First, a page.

In the early months of the pandemic, Melissa Maniego managed to work from home. Her job as an administrator at a staffing agency gave Maniego the flexibility to help her daughter with remote kindergarten, and her son had not yet started preschool.

By fall it all unraveled.

The job became more demanding, and by then Grace, 7, and James, 3, both needed help with remote schooling. When her company offered a furlough, Maniego, a single mother, took it. Despite a significant drop in income, she didn’t see any other choice.

“Both of my children have IEPs (Individualized Education Programs),” said Maniego, who lives in Fort Lee, New Jersey. “I have to sit next to my son and be his teacher the whole time he’s in class. I have to facilitate things like handwriting or using the screen. He’s in the living room, where I have him set up at his mini-table. My daughter sits at the dining table. They can’t be in the same room, but I have to be within earshot of her so I can hear if she’s tuning out. I have to hear that the teacher is asking her to do things and that she is moving around and doing them.”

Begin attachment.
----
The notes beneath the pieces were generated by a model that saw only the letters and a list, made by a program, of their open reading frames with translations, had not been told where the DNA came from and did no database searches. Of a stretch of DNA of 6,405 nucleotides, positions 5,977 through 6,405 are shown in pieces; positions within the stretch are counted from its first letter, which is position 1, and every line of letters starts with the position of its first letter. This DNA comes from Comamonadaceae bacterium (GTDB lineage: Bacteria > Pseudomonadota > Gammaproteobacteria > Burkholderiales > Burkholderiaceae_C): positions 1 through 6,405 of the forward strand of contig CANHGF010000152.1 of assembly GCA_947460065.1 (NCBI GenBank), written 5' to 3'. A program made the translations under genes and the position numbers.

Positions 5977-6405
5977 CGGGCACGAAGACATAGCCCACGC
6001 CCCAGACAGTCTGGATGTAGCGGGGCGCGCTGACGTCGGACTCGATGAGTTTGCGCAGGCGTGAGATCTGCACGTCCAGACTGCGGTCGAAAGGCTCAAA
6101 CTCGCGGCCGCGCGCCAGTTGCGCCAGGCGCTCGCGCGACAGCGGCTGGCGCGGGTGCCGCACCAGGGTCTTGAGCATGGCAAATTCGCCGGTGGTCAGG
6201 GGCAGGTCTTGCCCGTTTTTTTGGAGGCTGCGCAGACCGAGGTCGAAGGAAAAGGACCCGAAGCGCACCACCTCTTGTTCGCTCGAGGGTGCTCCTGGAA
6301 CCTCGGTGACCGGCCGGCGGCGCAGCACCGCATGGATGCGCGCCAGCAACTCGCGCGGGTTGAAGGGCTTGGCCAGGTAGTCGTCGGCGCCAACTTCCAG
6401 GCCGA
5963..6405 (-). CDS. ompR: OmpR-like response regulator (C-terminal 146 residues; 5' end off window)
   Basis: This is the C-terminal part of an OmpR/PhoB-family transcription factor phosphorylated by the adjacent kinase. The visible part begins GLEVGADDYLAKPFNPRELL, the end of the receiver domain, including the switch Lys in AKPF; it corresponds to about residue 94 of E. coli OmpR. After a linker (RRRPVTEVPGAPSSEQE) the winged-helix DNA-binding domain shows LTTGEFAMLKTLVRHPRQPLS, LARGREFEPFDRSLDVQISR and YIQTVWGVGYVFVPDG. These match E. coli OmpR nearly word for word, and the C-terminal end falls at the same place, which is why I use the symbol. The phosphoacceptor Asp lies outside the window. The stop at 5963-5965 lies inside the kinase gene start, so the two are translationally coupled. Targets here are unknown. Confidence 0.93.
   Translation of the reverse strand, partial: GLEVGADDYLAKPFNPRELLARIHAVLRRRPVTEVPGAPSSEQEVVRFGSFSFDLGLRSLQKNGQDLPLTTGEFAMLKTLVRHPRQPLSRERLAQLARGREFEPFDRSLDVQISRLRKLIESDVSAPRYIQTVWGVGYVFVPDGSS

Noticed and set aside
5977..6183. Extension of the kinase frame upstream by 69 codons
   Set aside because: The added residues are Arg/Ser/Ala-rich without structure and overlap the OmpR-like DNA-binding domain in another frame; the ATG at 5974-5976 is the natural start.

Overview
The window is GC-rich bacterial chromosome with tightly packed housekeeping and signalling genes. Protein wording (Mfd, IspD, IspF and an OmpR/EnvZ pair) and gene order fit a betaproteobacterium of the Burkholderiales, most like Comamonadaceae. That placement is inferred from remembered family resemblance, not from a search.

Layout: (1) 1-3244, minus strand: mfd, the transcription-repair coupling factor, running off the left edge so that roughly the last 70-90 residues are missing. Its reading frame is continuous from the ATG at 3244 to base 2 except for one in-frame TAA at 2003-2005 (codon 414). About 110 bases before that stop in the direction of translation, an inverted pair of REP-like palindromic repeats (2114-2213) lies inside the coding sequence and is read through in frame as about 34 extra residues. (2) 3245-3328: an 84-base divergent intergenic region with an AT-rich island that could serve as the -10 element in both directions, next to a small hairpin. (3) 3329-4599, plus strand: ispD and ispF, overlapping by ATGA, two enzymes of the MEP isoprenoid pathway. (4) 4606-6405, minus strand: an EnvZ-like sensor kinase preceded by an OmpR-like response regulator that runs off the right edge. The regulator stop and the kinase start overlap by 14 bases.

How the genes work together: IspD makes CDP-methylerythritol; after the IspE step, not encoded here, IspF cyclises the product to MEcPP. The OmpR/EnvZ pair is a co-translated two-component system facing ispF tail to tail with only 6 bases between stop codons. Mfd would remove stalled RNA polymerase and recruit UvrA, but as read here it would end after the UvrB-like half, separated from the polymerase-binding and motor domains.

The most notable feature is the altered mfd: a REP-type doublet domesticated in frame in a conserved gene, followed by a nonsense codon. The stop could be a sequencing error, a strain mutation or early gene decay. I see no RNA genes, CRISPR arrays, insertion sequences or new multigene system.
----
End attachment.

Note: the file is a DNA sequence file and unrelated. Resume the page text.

As challenging as Maniego’s day-to-day schedule seems, it’s shockingly common in a recession that has disproportionately affected women and put unprecedented strains on working mothers. At a May 7 White House press briefing, Treasury Secretary Janet Yellen addressed April’s disappointing job numbers, which included more women exiting the labor force completely.

“There are many drivers of these trends … an undeniable one is a lack of support for people as they raise children and care for older relatives,” Yellen said. “Our policymaking has not accounted for the fact that people’s work lives and their personal lives are inextricably linked, and if one suffers, so does the other. The pandemic has made this very clear.”

Read the full article about economic stress and child development by Debra West at The 74.